I spent hours reading online journals of those who lived in Iraq, poring over the photos that they posted. An image that will never leave me was of three young boys, perhaps no more than 8. The one in the center was holding a soccer ball, all three cheesing for the camera with their eyes crinkled in the way that denotes a sincere smile. One of them was missing a baby tooth. Contrary to the propaganda with which the US government bombarded us on a daily basis, the vast majority of people were not starving and dressed in rags, or cowering in their homes in fear that Saddam Hussein’s Elite Republican Guard would leap out of shadowy corners to grab them and throw them into secret dungeons. This was a country where little kids, who didn’t even have all of their adult teeth, played soccer. Outside. Wearing brand new Adidas. 

Something I learned because of the internet. 

Thirty-seven days after the world said no to war, the US began bombing Baghdad anyway. 

At the fine dining restaurant where I was a server at the time, dinner service was wrapping up for the evening, when the small television the chefs kept in the back showed explosions of light over a dark city. It was just before dawn. The newscasters proclaimed that the invasion had started. The men in the kitchen cheered. I went outside and smoked a cigarette while my tables were eating their oyster stuffed filets and whole fishes.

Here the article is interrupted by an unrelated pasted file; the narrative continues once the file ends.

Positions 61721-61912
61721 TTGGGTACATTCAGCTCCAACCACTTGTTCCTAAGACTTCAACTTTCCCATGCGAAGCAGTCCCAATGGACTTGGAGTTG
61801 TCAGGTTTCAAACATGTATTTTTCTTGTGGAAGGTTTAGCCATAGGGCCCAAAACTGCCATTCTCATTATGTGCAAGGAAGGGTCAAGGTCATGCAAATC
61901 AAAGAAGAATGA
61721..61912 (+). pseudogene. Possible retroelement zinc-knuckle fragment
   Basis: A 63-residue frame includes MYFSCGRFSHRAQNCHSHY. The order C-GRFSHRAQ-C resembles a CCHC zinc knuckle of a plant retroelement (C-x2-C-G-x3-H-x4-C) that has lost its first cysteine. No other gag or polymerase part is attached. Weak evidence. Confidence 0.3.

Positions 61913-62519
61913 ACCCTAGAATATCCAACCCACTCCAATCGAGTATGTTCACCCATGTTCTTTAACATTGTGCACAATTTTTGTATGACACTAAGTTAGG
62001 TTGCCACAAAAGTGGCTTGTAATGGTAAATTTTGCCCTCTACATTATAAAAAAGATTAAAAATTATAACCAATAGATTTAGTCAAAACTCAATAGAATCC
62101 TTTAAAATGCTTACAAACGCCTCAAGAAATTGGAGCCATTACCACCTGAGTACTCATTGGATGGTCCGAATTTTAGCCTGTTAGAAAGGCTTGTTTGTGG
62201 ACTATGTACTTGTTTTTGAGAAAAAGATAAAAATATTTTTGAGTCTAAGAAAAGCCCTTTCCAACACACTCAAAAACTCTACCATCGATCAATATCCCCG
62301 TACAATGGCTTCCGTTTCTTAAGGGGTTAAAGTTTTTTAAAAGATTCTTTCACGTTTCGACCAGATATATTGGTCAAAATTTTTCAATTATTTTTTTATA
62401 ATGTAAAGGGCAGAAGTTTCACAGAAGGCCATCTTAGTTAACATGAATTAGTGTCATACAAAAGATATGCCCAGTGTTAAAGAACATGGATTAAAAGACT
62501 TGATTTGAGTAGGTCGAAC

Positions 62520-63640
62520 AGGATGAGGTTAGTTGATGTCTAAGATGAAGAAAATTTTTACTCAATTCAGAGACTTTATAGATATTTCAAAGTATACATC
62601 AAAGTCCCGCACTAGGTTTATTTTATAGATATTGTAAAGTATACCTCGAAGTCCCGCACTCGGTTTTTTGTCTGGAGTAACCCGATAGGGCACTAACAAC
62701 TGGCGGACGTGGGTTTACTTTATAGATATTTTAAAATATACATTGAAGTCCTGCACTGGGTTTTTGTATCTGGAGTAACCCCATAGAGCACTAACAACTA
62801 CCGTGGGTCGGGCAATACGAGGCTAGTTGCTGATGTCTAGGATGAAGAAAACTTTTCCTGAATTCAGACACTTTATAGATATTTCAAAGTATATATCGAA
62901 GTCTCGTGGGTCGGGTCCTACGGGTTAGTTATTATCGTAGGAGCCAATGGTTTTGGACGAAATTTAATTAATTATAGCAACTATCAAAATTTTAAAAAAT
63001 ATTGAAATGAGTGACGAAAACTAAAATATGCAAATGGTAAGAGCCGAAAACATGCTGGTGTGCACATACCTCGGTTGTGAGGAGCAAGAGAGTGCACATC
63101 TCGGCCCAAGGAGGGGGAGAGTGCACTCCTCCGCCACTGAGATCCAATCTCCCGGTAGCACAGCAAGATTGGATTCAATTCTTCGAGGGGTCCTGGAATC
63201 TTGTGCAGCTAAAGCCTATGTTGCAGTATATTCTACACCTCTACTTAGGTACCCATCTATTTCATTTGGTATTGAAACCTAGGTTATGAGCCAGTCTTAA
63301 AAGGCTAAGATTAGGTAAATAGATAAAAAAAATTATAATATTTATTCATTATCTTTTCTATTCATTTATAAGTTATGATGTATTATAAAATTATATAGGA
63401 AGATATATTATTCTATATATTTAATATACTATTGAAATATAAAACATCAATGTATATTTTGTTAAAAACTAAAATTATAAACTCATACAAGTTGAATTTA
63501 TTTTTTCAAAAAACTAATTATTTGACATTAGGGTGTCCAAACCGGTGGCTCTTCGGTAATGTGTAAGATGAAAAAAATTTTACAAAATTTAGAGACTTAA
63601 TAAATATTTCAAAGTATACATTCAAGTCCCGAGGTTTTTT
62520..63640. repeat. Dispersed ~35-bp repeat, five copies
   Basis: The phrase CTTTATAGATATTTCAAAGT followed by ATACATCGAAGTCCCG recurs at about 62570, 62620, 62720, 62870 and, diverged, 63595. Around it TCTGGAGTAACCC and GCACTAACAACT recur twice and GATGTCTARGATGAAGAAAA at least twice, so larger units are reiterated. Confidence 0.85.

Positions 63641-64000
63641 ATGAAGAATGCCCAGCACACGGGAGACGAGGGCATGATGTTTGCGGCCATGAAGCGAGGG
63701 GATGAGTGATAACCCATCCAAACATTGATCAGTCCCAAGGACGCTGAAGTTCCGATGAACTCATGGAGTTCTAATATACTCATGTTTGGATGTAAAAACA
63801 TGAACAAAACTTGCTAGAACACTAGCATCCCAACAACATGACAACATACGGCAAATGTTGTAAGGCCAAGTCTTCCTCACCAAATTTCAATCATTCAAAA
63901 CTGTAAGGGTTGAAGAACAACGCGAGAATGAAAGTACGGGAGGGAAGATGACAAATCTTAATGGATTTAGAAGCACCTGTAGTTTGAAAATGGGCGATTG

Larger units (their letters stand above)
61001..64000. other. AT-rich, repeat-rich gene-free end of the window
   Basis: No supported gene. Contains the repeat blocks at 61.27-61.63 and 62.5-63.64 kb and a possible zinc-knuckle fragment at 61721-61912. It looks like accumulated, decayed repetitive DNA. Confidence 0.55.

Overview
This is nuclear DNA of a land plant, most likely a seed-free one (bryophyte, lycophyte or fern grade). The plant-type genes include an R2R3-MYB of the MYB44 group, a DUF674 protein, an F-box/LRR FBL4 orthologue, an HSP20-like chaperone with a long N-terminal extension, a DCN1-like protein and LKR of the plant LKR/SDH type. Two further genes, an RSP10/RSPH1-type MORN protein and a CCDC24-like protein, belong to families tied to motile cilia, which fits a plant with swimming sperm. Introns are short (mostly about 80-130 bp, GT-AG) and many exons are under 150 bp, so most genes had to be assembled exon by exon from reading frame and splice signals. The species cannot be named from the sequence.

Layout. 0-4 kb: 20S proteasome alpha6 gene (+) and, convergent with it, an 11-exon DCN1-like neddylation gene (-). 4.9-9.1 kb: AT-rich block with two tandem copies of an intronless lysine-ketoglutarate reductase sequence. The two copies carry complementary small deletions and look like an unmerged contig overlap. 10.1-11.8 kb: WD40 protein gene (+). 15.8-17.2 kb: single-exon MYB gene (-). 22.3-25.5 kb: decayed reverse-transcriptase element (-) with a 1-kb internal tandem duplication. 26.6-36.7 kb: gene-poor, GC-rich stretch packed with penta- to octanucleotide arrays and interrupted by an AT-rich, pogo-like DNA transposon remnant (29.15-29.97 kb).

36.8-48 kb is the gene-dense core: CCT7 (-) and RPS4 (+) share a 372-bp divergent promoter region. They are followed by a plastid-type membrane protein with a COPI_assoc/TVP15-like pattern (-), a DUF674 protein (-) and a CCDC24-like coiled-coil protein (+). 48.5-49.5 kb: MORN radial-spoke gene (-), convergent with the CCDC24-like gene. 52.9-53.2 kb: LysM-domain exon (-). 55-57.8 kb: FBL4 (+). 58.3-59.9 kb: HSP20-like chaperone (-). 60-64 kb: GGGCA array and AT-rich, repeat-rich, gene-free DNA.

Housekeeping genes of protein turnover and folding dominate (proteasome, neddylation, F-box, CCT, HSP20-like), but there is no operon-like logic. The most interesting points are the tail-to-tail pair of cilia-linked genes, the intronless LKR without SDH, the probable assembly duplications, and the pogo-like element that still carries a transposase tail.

I bought a fifth of Jack Daniel’s on my way home from work and drank it, in bed, in the dark, sobbing. Unable to sleep, I finished the entire bottle trying in a vain attempt to knock myself unconscious, but I couldn’t stop thinking about those three little boys. 

Sometimes, connection can cause unbearable grief. Something else I learned because of the internet. 

I stopped believing that the internet would save us. That the amplification of our voices when we could hear one another would be loud enough to have any impact on people with power.

— 

Like a real nomad wanders the landscape in search of better grazing, better weather, better nourishment, but often returns seasonally to see if an area they’ve visited before has improved, I’ve returned to digital places I abandoned before.